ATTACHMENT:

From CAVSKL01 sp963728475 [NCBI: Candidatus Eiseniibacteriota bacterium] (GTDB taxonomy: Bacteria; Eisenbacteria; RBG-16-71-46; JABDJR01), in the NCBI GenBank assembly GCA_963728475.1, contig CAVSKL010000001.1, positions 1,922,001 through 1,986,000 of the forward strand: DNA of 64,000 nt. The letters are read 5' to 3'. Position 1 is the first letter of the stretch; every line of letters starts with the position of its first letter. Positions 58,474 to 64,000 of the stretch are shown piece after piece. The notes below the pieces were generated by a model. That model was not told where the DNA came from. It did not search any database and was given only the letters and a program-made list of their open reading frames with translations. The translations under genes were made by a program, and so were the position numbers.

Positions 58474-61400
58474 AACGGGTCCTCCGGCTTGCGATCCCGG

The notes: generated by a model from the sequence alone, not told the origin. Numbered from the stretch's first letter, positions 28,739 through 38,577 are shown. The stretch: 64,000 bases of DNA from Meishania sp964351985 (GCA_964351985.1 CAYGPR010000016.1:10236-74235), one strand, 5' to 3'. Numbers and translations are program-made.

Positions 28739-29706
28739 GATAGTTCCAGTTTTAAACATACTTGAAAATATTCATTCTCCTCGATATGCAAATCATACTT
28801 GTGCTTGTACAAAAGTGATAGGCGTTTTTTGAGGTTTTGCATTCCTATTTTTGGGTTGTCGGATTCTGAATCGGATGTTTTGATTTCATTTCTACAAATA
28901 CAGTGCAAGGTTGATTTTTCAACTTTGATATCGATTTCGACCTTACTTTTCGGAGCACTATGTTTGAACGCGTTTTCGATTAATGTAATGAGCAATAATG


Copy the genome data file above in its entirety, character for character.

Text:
From CAVSKL01 sp963728475 [NCBI: Candidatus Eiseniibacteriota bacterium] (GTDB taxonomy: Bacteria; Eisenbacteria; RBG-16-71-46; JABDJR01), in the NCBI GenBank assembly GCA_963728475.1, contig CAVSKL010000001.1, positions 1,922,001 through 1,986,000 of the forward strand: DNA of 64,000 nt. The letters are read 5' to 3'. Position 1 is the first letter of the stretch; every line of letters starts with the position of its first letter. Positions 58,474 to 64,000 of the stretch are shown piece after piece. The notes below the pieces were generated by a model. That model was not told where the DNA came from. It did not search any database and was given only the letters and a program-made list of their open reading frames with translations. The translations under genes were made by a program, and so were the position numbers.

Positions 58474-61400
58474 AACGGGTCCTCCGGCTTGCGATCCCGG

The notes: generated by a model from the sequence alone, not told the origin. Numbered from the stretch's first letter, positions 28,739 through 38,577 are shown. The stretch: 64,000 bases of DNA from Meishania sp964351985 (GCA_964351985.1 CAYGPR010000016.1:10236-74235), one strand, 5' to 3'. Numbers and translations are program-made.

Positions 28739-29706
28739 GATAGTTCCAGTTTTAAACATACTTGAAAATATTCATTCTCCTCGATATGCAAATCATACTT
28801 GTGCTTGTACAAAAGTGATAGGCGTTTTTTGAGGTTTTGCATTCCTATTTTTGGGTTGTCGGATTCTGAATCGGATGTTTTGATTTCATTTCTACAAATA
28901 CAGTGCAAGGTTGATTTTTCAACTTTGATATCGATTTCGACCTTACTTTTCGGAGCACTATGTTTGAACGCGTTTTCGATTAATGTAATGAGCAATAATG